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2015 Southwest Yard & Garden archives

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  • January 3, 2015
    1 - Some ideas to continue to use and build memories with an old tree when it reaches the end of its life as a shade tree.
  • January 10, 2015
    1 - In mid-winter plant related insect pests may need management indoors, but do so carefully.
  • January 24, 2015
    1 - Growing fruit trees from cuttings taken from your home garden is unlikely to succeed, but you may be able to graft them successfully.
  • January 31, 2015
    1 - Ollas may be used very effectively for growing potted plants.


  • February 7, 2015
    1 - Pecans trees are not just limited to southern parts of New Mexico and there are some interesting varieties of pecans and almonds for New Mexico gardeners to consider.
  • February 14, 2015
    1 - Newly started seedlings may need fertilizer to ensure rapid growth while growing in sunny windows in commercial seed-starting potting soil.
  • February 21, 2015
    1 - Tree borers may create hidden infestations in stressed trees; the best control is providing good tree care.
  • February 28, 2015
    1 - Leafy mistletoe, a tree parasite, is marching up the Rio Grande and may require mechanical or chemical pruning to slow its invasion.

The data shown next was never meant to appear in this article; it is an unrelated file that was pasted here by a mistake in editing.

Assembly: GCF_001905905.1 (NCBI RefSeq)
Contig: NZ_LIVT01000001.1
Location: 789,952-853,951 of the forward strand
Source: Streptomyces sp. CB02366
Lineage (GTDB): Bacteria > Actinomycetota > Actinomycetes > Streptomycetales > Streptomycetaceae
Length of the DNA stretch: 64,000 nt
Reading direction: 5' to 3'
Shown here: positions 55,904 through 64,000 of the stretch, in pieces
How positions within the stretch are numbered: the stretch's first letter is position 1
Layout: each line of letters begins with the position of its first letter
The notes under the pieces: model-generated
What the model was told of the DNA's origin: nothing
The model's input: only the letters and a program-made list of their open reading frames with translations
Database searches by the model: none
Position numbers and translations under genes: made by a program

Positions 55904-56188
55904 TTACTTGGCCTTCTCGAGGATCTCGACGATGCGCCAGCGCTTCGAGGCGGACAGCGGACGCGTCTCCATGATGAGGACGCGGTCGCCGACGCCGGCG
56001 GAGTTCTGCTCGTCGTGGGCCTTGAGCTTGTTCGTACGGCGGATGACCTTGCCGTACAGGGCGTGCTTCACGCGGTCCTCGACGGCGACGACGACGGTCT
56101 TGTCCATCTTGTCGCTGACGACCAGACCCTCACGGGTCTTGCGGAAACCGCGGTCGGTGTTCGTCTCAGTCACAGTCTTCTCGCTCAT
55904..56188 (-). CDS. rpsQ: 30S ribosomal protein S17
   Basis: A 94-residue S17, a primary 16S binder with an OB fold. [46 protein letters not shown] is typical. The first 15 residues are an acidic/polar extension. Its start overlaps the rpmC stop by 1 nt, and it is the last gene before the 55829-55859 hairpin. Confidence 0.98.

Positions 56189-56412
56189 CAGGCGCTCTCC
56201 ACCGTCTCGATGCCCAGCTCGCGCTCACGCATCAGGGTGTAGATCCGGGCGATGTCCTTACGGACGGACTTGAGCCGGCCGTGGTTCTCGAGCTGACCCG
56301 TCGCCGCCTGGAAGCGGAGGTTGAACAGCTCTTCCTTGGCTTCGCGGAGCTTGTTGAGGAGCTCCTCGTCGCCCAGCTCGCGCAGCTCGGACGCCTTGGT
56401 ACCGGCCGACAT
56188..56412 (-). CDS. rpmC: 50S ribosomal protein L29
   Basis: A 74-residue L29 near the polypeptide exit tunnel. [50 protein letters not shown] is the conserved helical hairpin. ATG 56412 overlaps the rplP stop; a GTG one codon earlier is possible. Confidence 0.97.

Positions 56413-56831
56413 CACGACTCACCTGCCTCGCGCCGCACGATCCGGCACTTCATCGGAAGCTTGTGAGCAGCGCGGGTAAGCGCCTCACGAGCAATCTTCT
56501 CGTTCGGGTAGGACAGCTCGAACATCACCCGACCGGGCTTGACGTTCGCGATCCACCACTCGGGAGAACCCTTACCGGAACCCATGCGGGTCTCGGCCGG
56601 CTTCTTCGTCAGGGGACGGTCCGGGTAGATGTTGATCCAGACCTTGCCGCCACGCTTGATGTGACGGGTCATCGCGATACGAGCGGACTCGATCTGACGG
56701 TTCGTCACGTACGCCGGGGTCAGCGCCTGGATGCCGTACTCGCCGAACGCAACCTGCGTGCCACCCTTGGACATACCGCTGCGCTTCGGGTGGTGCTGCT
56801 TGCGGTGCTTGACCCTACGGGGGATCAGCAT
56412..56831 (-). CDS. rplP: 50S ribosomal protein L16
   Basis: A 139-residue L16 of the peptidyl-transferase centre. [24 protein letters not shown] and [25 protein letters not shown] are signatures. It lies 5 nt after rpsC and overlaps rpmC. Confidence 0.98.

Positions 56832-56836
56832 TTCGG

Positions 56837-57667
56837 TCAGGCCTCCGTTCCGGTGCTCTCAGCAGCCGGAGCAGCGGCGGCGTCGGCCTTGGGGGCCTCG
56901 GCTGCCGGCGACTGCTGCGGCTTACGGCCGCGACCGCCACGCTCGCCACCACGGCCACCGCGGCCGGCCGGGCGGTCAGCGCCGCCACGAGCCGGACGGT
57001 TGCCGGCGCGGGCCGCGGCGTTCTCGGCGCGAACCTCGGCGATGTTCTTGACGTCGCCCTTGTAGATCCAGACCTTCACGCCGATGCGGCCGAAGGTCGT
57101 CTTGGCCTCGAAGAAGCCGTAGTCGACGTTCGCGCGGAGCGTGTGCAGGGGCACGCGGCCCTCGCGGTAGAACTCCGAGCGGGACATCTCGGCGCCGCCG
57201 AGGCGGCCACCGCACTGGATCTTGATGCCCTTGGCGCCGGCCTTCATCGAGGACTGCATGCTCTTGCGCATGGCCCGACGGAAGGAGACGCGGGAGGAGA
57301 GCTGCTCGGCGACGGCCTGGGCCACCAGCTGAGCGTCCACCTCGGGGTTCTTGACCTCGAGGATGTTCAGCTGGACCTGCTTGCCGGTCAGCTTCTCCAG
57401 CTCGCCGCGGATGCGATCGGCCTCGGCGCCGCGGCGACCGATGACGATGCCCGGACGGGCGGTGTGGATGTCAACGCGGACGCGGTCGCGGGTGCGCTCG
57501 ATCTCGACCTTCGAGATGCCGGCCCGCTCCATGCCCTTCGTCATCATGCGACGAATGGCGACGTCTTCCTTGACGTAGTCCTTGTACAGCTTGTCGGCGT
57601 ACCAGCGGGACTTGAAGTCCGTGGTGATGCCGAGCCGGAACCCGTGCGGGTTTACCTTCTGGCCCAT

• March 7, 2015
    1 - Sticker producing plants are common in New Mexico and management depends on which kind of plant produces the stickers.
  • March 14, 2015
    1 - Mixing things that "grow up" with those that "grow down.
  • March 21, 2015
    1 - Daffodil plants need winter water for their flower scapes to develop properly.
    2 - Even though New Mexico springs warm early, tempting gardeners to plant too early, choose wisely what you will plant early and wait to plant the warm season crops.
  • March 28, 2015
    1 - Planning a trip to see New Mexico wildflowers requires following precipitation patterns.


  • April 4, 2015
    1 – Crop rotation in the home garden is a good idea to prevent disease problems and to better utilize soil nutrients.
  • April 11, 2015
    1 - Old tree stumps can be composted in the middle of a compost pile instead of grinding or digging them out.
  • April 18, 2015